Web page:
Store the compiled bytecode on the HDF5 file.

Returns

A dictionary with the metadata written to the HDF5 file, on success. On failure, returns a dictionary with an error member and an associated string with a description of that error.

Return type

dict

get_metadata(dataset)

Retrieve metadata of an existing UDF dataset.

Returns

A dictionary with the UDF metadata: its name, the backend needed to execute it, the bytecode size, the dataset resolution, data type, and other relevant information. On failure, returns a dictionary with an error member and an associated string with a description of that error.

Return type

dict

destroy()

Release resources allocated for the object.

This function must be called to ensure handles are closed and avoid resource leaks. It is best, however, to use simply use a context manager to define UserDefinedFunction objects:

with UserDefinedFunction(hdf5_file='file.h5', udf_file='udf.py') as udf:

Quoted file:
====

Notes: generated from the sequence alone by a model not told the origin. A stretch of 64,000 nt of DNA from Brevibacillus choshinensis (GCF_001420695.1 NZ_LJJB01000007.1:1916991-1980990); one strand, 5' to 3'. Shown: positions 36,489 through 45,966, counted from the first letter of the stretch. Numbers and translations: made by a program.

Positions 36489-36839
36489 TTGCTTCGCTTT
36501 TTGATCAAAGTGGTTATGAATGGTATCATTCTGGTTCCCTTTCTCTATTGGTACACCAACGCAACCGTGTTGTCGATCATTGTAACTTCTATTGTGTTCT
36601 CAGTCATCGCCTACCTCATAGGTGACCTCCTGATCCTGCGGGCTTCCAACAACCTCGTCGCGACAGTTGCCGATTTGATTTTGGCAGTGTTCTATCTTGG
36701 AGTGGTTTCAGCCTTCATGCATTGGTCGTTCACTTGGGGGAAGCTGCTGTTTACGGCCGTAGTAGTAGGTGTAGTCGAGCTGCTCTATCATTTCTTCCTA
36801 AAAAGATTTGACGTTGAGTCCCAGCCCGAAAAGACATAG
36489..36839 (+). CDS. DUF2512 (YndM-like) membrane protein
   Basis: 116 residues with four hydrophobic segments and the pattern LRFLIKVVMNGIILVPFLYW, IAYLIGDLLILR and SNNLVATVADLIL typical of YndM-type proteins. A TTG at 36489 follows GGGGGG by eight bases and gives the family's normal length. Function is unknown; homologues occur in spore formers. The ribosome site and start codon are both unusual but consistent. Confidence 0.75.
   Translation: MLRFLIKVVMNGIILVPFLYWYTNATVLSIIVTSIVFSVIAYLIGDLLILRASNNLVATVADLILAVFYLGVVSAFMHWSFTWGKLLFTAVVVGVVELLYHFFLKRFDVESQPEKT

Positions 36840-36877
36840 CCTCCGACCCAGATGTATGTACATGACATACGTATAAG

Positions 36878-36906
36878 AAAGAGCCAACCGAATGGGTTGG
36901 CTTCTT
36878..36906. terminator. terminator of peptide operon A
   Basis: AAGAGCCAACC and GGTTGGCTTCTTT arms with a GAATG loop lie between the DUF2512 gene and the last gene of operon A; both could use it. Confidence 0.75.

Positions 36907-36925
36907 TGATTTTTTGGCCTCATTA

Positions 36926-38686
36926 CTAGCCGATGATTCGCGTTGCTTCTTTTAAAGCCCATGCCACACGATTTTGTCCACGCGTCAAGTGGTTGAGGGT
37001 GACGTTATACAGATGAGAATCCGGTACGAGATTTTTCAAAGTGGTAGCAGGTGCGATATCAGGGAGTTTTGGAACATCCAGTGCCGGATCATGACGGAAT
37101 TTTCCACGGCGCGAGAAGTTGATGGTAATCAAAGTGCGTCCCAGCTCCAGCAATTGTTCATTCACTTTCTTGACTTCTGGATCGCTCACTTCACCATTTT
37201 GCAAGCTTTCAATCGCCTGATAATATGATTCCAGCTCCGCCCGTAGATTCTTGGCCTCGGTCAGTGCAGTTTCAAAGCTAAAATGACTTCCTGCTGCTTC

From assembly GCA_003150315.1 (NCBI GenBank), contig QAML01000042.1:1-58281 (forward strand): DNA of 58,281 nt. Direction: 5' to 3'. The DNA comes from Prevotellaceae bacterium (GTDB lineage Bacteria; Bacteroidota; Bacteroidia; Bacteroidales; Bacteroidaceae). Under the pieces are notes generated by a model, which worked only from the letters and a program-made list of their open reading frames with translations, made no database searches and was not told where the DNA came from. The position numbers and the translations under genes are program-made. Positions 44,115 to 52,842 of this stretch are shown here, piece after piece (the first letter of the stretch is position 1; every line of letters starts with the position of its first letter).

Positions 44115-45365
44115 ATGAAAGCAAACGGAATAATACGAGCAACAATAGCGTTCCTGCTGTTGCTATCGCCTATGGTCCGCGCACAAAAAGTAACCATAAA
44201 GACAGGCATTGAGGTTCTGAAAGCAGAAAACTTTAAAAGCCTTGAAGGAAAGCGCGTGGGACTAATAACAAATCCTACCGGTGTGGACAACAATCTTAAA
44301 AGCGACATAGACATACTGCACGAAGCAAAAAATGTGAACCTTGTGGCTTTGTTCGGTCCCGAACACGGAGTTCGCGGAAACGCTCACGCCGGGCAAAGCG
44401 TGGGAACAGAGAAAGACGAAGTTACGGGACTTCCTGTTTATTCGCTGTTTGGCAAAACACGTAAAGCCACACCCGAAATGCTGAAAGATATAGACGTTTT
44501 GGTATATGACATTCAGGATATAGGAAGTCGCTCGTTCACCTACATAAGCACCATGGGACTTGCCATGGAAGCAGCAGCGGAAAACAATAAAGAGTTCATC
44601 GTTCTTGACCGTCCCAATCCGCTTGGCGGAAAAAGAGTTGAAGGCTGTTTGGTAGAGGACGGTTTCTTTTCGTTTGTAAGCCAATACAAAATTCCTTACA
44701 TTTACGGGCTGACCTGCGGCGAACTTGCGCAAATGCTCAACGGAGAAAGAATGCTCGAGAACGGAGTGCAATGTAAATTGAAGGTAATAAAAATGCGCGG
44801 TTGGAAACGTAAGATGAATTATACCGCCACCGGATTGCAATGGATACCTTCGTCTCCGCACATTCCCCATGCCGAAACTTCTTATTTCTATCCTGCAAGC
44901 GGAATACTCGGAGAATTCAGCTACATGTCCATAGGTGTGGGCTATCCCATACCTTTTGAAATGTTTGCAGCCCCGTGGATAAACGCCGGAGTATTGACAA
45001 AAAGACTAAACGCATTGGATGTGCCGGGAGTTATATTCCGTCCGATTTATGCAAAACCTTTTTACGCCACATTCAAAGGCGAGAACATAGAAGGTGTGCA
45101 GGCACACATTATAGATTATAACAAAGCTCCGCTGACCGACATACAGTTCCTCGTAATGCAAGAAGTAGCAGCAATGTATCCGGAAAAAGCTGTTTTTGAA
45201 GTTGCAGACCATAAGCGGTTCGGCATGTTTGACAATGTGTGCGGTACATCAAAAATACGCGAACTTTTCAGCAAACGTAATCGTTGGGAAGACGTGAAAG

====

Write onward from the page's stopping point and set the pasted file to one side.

udf.push_dataset(...)
    udf.compile()
    udf.store()

JSON schema for HDF5-UDF datasets

The dictionary used to describe the UDF dataset(s) must follow the schema below.

Schema

type

object

properties

  • name

Dataset name

type

string

  • datatype

Data type

type

string

enum

int8, uint8, int16, uint16, int32, uint32, int64, uint64, float, double, string, compound

  • resolution

Dataset dimensions

type

array

items

type

number

exclusiveMinimum

0

minItems

1

  • members

Compound members

type

array

items

type

object

properties

  • name

Compound member name

type

string

  • datatype

Compound member data type

type

string

enum

int8, uint8, int16, uint16, int32, uint32, int64, uint64, float, double, string

minItems

1

Security considerations

Trusting user-defined functions to execute arbitrary code on someone else’s computer is always hard. All is fine until some malicious piece of code decides to explore the filesystem and mess around with system resources and sensitive data. This is such an important topic that several projects delegate dedicated teams to reduce the attack surface of components that execute code from external parties.